And so from then on, for the next, I believe, ten years, the venerable would in his cave translate his own Sermons from Sinhala into English and record them on a cassette tape. I would then get this cassette tape, sit there at the Lewella Meditation Center and transcribe them. I would also find all the references – because I had a computer, and at that time the Pali Canon had been already digitalized. So it was fairly easy to type in the Pali text and search. His Pali pronunciation was very clear, and I could find all the references and then provide all the annotation required to direct the reader to the Pali Text Society edition of the Pali passages Ven. Ñāṇananda was quoting in the Sermons. And so in relation to this transcribing and annotation work I would go to visit him, may be every two to three months, taking the occasion to ask all the thousand and one questions that I might have had in relation to the sermons or other parts of the PaliSuttas. He was always very obliging to discuss and explain things to me. Together with Ven. Bhikkhu Bodhi, Ven. Kaṭukurunde Ñāṇananda has been my second main teacher; I consider these two bhikkhus to have laid the foundation to all my work.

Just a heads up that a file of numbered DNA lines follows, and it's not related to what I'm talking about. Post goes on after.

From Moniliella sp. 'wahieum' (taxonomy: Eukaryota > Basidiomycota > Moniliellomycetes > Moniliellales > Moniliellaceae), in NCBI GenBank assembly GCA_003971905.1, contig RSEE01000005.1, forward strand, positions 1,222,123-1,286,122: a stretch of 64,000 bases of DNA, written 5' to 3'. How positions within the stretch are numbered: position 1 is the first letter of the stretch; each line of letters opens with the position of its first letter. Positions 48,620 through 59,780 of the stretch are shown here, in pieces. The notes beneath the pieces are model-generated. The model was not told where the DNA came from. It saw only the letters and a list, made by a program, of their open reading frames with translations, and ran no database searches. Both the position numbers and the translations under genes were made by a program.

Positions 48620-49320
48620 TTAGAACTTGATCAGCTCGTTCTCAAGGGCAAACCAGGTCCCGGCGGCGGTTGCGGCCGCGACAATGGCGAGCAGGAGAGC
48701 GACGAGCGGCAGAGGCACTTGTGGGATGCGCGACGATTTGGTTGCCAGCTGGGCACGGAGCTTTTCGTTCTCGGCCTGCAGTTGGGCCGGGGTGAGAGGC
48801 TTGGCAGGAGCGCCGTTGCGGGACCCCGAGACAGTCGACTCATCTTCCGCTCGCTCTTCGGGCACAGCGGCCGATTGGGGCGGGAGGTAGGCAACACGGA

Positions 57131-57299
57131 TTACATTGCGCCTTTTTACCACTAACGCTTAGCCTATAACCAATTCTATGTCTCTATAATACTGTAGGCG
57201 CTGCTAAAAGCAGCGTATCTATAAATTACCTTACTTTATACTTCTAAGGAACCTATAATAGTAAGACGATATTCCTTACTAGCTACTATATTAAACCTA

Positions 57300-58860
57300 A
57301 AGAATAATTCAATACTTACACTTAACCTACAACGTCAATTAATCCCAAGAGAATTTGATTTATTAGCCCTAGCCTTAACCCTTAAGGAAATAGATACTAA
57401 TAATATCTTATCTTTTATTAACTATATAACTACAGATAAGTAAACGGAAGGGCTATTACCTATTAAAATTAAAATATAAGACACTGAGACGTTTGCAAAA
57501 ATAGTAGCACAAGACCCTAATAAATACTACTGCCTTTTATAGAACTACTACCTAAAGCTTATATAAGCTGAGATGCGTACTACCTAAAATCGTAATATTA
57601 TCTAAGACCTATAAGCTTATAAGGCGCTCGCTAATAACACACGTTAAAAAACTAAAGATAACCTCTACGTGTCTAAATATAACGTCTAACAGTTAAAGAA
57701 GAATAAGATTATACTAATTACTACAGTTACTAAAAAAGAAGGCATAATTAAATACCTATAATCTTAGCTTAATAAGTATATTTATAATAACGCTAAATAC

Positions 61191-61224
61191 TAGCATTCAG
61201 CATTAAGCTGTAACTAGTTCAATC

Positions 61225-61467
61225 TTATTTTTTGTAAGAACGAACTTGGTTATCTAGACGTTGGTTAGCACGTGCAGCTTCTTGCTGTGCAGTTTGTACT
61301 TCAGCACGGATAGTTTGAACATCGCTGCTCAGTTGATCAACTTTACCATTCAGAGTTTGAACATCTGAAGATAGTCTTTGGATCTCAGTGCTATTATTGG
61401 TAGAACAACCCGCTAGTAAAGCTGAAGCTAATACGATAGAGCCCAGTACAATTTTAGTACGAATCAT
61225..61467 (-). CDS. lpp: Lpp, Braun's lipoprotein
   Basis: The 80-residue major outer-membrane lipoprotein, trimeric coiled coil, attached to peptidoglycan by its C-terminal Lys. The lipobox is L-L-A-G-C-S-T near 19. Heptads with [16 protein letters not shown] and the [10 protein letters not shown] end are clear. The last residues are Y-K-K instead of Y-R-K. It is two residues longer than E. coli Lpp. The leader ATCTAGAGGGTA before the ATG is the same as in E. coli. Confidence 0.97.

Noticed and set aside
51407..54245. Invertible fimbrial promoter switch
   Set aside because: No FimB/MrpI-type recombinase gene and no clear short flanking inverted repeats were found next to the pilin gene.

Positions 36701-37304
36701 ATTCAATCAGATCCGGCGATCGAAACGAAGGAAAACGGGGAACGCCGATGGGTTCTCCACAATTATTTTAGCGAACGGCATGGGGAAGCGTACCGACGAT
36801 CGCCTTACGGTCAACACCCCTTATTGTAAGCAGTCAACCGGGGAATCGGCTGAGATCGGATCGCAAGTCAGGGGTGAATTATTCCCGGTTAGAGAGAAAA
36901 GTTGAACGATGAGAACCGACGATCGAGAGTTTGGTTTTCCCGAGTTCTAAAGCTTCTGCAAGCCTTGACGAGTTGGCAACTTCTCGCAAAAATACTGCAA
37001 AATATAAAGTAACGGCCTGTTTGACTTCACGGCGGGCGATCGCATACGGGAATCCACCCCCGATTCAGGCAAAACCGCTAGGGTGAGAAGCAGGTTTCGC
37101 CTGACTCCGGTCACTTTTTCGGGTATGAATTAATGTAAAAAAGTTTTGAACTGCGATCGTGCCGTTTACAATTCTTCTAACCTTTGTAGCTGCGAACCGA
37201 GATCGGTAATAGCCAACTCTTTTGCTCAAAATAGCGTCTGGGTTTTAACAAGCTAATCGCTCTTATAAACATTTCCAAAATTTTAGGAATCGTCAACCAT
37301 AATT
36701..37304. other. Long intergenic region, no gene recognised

Q What would you say is the single most important point of Dhamma that was clarified or transmitted to you by the Maha Thera?
I think the single most important point – which is a little bit difficult to identify because I have learned so much from him – is his relentless emphasis on Nibbāna. He clarifies in what way all the different teachings eventually point to one thing, the total liberation from all defilements and destruction of craving which is Nibbāna.
Q How has the encounter with the Mahāthera inspired your life and practice as a scholarly and meditating monk?
I think I have answered that question a little bit already. Bhikkhu Kaṭukurunde Ñāṇananda and Bhikkhu Bodhi, together, have been the two most important influences in my life as a monastic and in particular in understanding the PaliSuttas. Ven. Ñāṇananda has also deeply inspired my meditation practice. Not so much in the sense of actual meditation instructions – the practice that was being followed there at Kegalle by him and the disciples who were living there with him, was not the practice I was following at that time – but, much rather, in terms of taking the Discourses seriously, taking seriously what they have to offer, looking at them in their own right and through the lens of later tradition.